His faith in Miami would eventually be repaid, but not before five frustrating years. Gervais landed gigs at local clubs such as Liquid and Living Room but hardly spoke a word of English. People would complain he had ignored their song requests, when really he had no idea what they were saying.

"Traveling is very hard on a DJ. I'm not going to be a guy 45 years old still DJ'ing."

The biggest problem, however, was rising through the ranks of other desperate DJs, many of whom would promise gigs and never follow through. "In this industry, everybody wants to see you fail," he says. "But this city was actually the thing that kept me up the whole time... It's not like I'm living in New York and it's minus five degrees... I go to the beach, I take in the sun, I watch the beautiful women walking on the sand, and I feel automatically better."

By 2008, Gervais had become a mainstay at Space Miami. One night he was spinning downtown when a familiar face approached him in the DJ booth. It was Sharam Tayebi from Deep Dish. A couple of months later, Gervais was touring the country with his childhood techno idols.

Gervais, ready to strike.
Michael E. Miller
Gervais, ready to strike.

But when he did make his breakthrough four years later, it had as much to do with marketing as music. Gervais, who says he doesn't drink or do drugs, prides himself on staying on top of social trends. In 2006, he released the song "Pills," which seemed to glorify popping pharmaceuticals. In 2012, he crafted "Molly," an apparent ode to molly, or MDMA, the main component in the dance-club drug ecstasy.

The month before Ultra 2012, Gervais and his manager blanketed Miami in posters depicting a woman with duct tape over her mouth under the headline: "Missing: Have you seen Molly? She makes me want to dance." A QR code at the bottom linked to a music video featuring delirious teenagers kissing on a dance floor.

Then, of course, Madonna popped up on the Ultra stage during an Avicii set and asked, "How many people in this crowd have seen Molly?"

"I was in the studio when a friend called me and told me about Madonna," Gervais remembers. "I was like, 'Shut the fuck up,' and hung up on him. But then everybody started calling me and texting me. I was like, dude, this is really serious."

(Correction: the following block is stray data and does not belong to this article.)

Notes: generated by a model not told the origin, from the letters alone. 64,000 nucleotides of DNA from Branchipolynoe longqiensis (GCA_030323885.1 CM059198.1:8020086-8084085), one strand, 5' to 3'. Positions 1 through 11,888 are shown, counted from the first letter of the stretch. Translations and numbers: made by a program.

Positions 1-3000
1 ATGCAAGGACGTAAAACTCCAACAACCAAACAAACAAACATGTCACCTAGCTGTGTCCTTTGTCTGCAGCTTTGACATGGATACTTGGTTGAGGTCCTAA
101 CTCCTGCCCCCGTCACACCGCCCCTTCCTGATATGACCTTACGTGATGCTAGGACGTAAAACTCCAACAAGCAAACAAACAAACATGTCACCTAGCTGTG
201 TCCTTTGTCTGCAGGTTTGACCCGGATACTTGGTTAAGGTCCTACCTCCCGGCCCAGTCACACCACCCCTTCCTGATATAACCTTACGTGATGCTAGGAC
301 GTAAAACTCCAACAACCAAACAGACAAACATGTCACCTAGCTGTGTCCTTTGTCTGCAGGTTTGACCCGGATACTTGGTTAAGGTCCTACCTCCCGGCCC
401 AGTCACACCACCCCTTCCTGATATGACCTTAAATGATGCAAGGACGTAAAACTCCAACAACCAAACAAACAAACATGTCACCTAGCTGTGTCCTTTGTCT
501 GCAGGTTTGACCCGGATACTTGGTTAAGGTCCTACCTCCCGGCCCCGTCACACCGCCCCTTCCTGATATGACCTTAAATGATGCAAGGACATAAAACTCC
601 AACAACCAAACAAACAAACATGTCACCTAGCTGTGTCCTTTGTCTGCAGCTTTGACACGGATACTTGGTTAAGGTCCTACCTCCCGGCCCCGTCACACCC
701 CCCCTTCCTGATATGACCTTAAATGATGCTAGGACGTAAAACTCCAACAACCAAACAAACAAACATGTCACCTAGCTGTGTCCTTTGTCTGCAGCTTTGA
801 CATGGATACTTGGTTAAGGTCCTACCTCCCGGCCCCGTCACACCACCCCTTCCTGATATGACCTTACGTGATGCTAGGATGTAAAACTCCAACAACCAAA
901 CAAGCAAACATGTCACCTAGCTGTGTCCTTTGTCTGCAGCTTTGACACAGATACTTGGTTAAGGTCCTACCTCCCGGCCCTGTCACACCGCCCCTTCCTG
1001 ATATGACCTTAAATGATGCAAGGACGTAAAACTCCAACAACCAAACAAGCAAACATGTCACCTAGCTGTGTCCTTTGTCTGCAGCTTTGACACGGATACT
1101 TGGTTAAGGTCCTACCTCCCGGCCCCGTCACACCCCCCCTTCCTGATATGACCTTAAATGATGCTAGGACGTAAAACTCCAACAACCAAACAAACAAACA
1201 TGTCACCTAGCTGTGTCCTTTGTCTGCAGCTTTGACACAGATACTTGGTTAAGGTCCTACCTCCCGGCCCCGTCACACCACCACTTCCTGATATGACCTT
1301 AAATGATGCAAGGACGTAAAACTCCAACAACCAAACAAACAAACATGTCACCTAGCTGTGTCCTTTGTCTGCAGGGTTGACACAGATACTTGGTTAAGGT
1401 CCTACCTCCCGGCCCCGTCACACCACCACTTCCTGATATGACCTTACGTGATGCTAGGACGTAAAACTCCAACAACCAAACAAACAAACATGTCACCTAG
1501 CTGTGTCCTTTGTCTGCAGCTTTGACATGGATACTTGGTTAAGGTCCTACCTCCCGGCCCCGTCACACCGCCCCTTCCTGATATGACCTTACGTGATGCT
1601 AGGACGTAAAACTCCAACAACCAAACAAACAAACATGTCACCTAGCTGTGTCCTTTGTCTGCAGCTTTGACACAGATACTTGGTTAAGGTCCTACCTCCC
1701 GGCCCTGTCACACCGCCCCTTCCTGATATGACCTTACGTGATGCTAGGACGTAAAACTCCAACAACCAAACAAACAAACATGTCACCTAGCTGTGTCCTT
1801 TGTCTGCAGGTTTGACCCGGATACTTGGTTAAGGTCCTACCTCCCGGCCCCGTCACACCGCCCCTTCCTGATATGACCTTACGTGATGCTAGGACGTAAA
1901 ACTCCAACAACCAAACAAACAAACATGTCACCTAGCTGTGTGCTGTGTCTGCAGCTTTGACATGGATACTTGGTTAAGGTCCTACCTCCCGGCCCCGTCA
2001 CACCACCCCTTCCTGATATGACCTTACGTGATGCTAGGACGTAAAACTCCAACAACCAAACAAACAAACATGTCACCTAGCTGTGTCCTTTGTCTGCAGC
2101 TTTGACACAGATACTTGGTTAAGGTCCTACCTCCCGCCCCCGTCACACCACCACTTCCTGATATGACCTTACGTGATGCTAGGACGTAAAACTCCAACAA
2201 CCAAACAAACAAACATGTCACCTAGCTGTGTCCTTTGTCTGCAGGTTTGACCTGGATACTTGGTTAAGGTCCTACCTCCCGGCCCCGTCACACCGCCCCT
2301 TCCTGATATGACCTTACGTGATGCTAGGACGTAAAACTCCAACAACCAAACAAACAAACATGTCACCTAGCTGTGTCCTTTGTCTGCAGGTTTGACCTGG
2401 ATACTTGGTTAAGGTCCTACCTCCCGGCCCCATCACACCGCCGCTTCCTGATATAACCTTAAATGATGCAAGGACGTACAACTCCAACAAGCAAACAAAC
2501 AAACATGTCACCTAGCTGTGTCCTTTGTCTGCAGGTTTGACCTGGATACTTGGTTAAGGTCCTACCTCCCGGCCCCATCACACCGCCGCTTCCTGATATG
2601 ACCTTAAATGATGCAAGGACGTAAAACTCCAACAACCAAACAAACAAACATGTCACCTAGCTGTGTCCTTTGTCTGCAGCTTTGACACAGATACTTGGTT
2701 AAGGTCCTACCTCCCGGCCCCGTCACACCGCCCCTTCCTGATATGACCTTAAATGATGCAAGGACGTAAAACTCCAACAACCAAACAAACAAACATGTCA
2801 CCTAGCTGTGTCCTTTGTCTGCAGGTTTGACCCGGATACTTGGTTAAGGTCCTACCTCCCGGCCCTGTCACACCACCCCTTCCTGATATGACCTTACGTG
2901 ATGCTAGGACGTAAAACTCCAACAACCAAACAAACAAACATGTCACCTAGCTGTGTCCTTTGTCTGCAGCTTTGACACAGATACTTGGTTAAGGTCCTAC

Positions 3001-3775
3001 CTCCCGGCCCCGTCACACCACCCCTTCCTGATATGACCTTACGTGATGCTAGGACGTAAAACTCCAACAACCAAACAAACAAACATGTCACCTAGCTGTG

The shout-out was pure gold for Gervais' rec­ord sales, but it also plunged the DJ into a long-simmering debate over drugs in EDM. "It's like back in the days when Woodstock was happening and everyone was doing drugs," Gervais says. "It's there. There is nothing you can do.

"The song is about looking for a girl," he says. "So, OK, yes, it is the name of a drug and everything, but Jimmy Hendrix sang about purple haze, and the Beatles sang [about Lucy in the sky with diamonds]. It's music. It's not like I'm selling drugs or anything."

"Molly" made Gervais an Ultra legend, but it was his remix of Lana Del Rey's "Summertime Sadness" that launched him into the mainstream. The song became a worldwide hit. "We sold $5 million with Lana Del Ray," Gervais says. "We basically took a song that nobody knew and turned it into a worldwide hit. If somebody else can sell $5 million with a remix, let me know who."

The song earned Gervais an award for best remix at this year's Grammys. But success can be suffocating. Since "Summertime Sadness," everyone from Usher to Depeche Mode to the Killers have asked him to remix their tunes. So far, he has given in only once — to Miley Cyrus. "At first I said no," admits Gervais, who met Cyrus at LIV. "I was afraid my fans would say, 'What the hell?' But I thought it was very cool for an artist to take the time to [fly down here]." A few months later, the remix for "Adore You" is now climbing up the charts.

But he's wary of becoming known as a remix man. "I think it's failure if you just say, 'Oh, I got a Grammy. It's great,' and then you don't think about next year," he says. "I want to win one for my own song."

Gervais is scheduled to release his third album next year. At a mixing board inside a small studio in his house, he presses Play on a song called "Broken Arrow." It's a synthy, hypnotic pop song about lost love — in other words, a soon-to-be hit.

Then he plays a track featuring British singer Coco O, "Through the Night," a more indie-rock track than anything Gervais has done before. Finally, the DJ reveals his secret weapon: a single called "Hashtag," which he hopes will get this year's Ultra buzzing the way "Molly" did in 2012. Like its predecessor, "Hashtag" features a robotic female voice and an irresistibly catchy chorus. Gervais plans to shoot the video for the song at Ultra and promises appearances by Hulk Hogan and Adriana Lima.

After the studio, Gervais heads to a sushi joint in South Beach that just happens to have a larger-than-life photo of him in the window. "Someone wrote on my forehead," he says with a scowl. Which leads to a question: How does he deal with his detractors?

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At least you could spell correctly the name of the person that made you famous: her name is LANA DEL REY not RAY! You made famous a song that was on 3,5 mil. albums sold ww when you made the remix?! Yea right! You made famous DEL REY?! No boy, you just made her known to the lobotomized edm fans of yours. Nobody, except the dance monkeys, listen to your version of the song which is far inferior to the original which has 140 mil views on youtube. So, don't speak ever again about the goddess, you are not worthy!